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A Lesson Learned in Vang Vieng

VIENTIANE, LAOS – I gave this city a bit of a bagging the other week, saying that it had lost it’s soul and become more Yuppiefied.

I should’ve realised that, like most towns throughout the world that have a whole bunch of tourists pass through it, this might only be true of certain sections of the town.

I claim to have visitied Los Angeles, but in reality I only hung out in parts of Hollywood for a couple of days while in transit to and from Canada. There’s no way that Hollywood, or indeed LA itself, is representative of the rest of the United States.

It’s the same in Sydney, a massive metropolis that covers an enormous area and is as varied within itself as the rest of Australia. The famous beachside suburbs where most visitors go do not in any way resemble the ‘arty’ Inner West, or the suburban sprawl of the western suburbs, or the old-money area of the northern suburbs.

That’s one thing that I learned from Vang Vieng; don’t judge a town by the touristy area. I’ve always had this in the back of my mind, but Vang Vieng solidified this opinion.

A great example is Khao San Road in Bangkok. I’ve long said that KSR is a shithole best avoided, and it’s easy to do this by walking for ten minutes in any direction. But the difference between the backpacker core of Vang Vieng and the quiet dusty streets away from the Family Guy bars is even greater than it is in contrasting parts of other cities I’ve visited. It’s this stark difference that made me fully realise how true my idea was. My opinion of Vang Vieng was based on second- or third-hand reports, and then my own imagination kicked in to fill in the blanks. I don’t mind being proven wrong, and when it disabuses me of a petty or narrow-minded notion, I actively welcome it.

Phnom Penh is no different. It’s extraordinarily easy to vanish into the Westernised bubbles of Riverside and Street 278. I did for a while. I can remember one day in particular, sitting at the rooftop bar of my guesthouse on 278 and trying to write when I was overcome with the sensation of being imprisoned. Without a word I slammed my laptop closed, stashed it in my room and practically ran out onto the street. I spent about two hours wandering aimlessly through parts of Phnom Penh where there was not one single Westerner. It was almost as if I’d forgotten where I was, and had to be reassured that I was in fact not still in Australia, that I was in a foreign country. Duly reassured, I was then able to go back to my work. And if the entire town started feeling too constricting, that’s when I’d take off to other places for a week or so.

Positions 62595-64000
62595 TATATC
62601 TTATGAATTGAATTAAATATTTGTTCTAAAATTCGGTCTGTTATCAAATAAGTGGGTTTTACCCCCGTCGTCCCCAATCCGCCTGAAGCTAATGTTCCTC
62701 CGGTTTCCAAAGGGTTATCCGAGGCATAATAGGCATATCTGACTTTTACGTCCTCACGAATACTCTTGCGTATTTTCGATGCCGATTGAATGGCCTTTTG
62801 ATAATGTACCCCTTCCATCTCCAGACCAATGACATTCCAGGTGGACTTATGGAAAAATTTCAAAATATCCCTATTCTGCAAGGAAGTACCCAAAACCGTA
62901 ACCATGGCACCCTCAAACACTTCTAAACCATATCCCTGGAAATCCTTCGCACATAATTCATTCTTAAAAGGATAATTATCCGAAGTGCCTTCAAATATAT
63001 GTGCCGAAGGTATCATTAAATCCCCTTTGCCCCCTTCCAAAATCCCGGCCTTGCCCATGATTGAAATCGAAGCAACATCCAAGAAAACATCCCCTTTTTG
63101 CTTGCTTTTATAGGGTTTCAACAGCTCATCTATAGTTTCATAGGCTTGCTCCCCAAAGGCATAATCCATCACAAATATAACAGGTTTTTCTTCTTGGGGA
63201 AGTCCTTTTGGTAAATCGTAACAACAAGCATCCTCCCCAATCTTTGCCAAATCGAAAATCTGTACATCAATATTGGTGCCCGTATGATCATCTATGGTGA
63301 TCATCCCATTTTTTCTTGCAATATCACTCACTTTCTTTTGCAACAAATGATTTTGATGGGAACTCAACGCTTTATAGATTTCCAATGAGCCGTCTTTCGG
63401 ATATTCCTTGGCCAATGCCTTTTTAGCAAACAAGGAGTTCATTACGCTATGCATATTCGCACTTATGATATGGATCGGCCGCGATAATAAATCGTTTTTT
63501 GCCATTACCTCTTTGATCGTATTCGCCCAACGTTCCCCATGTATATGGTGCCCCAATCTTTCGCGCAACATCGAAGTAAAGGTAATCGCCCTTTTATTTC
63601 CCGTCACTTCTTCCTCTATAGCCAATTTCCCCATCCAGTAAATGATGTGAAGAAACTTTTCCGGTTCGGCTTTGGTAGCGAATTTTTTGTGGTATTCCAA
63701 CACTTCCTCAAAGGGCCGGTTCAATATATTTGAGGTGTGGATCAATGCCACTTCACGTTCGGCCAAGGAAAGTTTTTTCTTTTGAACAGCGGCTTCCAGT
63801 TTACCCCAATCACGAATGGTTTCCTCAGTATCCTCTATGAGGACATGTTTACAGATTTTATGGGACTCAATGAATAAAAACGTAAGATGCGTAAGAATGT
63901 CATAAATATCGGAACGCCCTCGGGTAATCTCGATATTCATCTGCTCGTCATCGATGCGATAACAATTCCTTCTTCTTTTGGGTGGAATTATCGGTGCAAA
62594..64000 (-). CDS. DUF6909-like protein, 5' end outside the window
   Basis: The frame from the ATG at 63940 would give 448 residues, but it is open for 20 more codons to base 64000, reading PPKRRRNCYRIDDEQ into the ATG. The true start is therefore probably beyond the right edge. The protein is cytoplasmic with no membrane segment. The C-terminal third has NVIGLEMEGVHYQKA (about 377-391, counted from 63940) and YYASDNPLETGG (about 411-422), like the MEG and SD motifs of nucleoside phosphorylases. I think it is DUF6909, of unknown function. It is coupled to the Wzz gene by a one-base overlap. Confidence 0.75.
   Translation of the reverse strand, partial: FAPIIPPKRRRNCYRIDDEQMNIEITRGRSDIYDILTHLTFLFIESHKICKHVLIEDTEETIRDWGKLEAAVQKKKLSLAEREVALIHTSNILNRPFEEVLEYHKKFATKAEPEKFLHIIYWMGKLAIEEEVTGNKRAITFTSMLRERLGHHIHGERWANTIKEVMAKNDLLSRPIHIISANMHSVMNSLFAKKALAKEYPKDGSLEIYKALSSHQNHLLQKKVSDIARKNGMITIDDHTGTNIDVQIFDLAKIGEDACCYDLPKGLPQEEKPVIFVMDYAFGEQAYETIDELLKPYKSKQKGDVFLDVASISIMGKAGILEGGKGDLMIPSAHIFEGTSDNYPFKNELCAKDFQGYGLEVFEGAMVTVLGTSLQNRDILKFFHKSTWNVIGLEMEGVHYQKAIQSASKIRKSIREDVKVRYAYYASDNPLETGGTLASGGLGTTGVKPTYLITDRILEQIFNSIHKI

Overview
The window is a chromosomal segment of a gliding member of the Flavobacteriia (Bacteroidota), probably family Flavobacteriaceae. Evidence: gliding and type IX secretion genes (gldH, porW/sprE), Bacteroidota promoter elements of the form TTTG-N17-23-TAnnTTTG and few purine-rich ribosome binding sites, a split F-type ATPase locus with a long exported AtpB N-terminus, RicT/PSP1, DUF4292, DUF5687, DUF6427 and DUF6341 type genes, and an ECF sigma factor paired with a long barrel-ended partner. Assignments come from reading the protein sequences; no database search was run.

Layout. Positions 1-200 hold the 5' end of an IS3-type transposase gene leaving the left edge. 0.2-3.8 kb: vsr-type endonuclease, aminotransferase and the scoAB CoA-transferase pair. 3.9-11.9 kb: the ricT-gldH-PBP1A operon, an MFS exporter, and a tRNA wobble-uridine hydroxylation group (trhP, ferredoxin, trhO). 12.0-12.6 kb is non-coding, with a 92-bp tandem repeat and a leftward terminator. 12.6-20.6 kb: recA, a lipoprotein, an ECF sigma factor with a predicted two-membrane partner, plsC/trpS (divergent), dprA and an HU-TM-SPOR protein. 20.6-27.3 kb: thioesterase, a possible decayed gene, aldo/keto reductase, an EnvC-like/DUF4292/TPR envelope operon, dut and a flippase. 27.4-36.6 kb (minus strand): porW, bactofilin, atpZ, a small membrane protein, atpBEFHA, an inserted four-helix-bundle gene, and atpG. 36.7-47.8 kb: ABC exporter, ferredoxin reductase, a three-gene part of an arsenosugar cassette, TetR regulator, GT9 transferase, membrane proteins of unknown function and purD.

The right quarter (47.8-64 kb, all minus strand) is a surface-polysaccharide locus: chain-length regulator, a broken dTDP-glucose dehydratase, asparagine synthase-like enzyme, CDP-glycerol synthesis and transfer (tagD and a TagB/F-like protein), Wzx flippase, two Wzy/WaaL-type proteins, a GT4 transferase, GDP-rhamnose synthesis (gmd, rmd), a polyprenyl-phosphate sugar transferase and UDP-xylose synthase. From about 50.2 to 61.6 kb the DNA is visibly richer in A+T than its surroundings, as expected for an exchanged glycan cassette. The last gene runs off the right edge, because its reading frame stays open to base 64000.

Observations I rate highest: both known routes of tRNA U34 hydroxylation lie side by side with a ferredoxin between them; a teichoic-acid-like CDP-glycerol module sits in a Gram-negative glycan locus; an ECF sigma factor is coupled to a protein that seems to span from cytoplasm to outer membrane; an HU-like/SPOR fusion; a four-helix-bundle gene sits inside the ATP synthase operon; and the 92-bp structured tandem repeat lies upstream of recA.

The bits of Vientiane around the Ngam Phu fountain are not reflecting the vibe of the rest of the city. One complaint that I often have of tourist areas is that it has restaurants where locals can’t afford to eat. For me it represents a condition whereby towns change to cater to comparatively rich visitors who bring with them loads of cash and take with them not a lot at all. But there are plenty of restaurants in Sydney that I probably couldn’t afford to even walk into. So perhaps that’s not a very fair or accurate benchmark.

Obviosuly, the Westernisation of Asia is driven by the demand from tourists. Everyone wants to bring a slice of home with them, and some want to bring a bigger slice than others. I’m no different, but my slice consists pretty much of top quality coffee and decent WiFi, and Western breakfasts. Anything else is a luxury that I can live without.

To travel means to get out of your comfort zone a little, to see different things, get a new viewpoint. For me, that is the entire purpose for having left your own country in the first place. I’m not saying that everyone should be a monsatic teetotaller (God knows I haven’t been), but to make drinking and drugs and sex the entire point of going away cheapens the experience and is pretty bloody direspectful to the place you’ve visiting.

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